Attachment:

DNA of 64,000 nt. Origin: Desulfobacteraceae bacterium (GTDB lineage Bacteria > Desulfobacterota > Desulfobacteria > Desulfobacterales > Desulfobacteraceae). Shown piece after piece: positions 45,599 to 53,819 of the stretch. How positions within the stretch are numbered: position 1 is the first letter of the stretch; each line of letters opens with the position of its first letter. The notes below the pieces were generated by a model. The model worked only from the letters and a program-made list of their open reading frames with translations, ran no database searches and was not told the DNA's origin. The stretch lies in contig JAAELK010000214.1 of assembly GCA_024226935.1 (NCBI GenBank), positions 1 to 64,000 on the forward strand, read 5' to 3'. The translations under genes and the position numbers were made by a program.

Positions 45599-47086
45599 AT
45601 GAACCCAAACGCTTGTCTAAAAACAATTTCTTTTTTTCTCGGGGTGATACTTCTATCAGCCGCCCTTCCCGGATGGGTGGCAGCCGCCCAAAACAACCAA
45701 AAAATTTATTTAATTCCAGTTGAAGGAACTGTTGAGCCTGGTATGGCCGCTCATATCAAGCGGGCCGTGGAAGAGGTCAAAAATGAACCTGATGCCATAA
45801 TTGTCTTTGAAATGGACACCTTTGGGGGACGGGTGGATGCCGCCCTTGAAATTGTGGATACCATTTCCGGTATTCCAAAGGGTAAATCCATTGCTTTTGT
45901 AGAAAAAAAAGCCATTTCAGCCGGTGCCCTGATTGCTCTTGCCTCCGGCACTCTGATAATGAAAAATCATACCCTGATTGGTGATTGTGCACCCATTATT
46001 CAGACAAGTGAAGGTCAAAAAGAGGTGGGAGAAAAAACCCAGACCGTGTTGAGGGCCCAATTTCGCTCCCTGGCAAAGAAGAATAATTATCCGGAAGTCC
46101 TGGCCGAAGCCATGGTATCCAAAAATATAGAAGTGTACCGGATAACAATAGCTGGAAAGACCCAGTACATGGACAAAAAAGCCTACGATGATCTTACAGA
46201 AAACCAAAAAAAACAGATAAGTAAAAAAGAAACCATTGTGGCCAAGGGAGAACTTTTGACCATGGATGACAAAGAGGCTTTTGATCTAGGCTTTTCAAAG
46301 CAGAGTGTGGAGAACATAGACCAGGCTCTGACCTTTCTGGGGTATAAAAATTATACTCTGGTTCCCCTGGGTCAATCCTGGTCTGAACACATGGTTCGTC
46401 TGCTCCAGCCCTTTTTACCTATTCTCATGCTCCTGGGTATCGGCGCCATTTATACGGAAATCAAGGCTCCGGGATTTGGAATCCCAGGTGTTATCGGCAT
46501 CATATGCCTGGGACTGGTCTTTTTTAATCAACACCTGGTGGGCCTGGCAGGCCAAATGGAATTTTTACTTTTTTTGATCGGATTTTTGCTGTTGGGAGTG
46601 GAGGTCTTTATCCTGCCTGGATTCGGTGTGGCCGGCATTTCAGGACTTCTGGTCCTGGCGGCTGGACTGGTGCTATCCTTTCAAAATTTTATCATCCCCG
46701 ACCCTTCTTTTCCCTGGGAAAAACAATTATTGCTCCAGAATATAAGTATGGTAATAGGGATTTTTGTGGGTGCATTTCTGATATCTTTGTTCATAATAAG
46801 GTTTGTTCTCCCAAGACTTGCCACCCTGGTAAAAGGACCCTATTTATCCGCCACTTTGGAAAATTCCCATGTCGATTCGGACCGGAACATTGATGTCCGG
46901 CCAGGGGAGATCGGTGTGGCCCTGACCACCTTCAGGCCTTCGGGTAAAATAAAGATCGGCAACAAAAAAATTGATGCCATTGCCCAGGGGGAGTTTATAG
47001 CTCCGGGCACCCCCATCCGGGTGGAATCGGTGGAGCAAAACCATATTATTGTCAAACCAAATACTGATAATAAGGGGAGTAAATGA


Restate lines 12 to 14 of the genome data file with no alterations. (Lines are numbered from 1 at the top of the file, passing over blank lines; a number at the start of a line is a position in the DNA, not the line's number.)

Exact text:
46401 TGCTCCAGCCCTTTTTACCTATTCTCATGCTCCTGGGTATCGGCGCCATTTATACGGAAATCAAGGCTCCGGGATTTGGAATCCCAGGTGTTATCGGCAT
46501 CATATGCCTGGGACTGGTCTTTTTTAATCAACACCTGGTGGGCCTGGCAGGCCAAATGGAATTTTTACTTTTTTTGATCGGATTTTTGCTGTTGGGAGTG
46601 GAGGTCTTTATCCTGCCTGGATTCGGTGTGGCCGGCATTTCAGGACTTCTGGTCCTGGCGGCTGGACTGGTGCTATCCTTTCAAAATTTTATCATCCCCG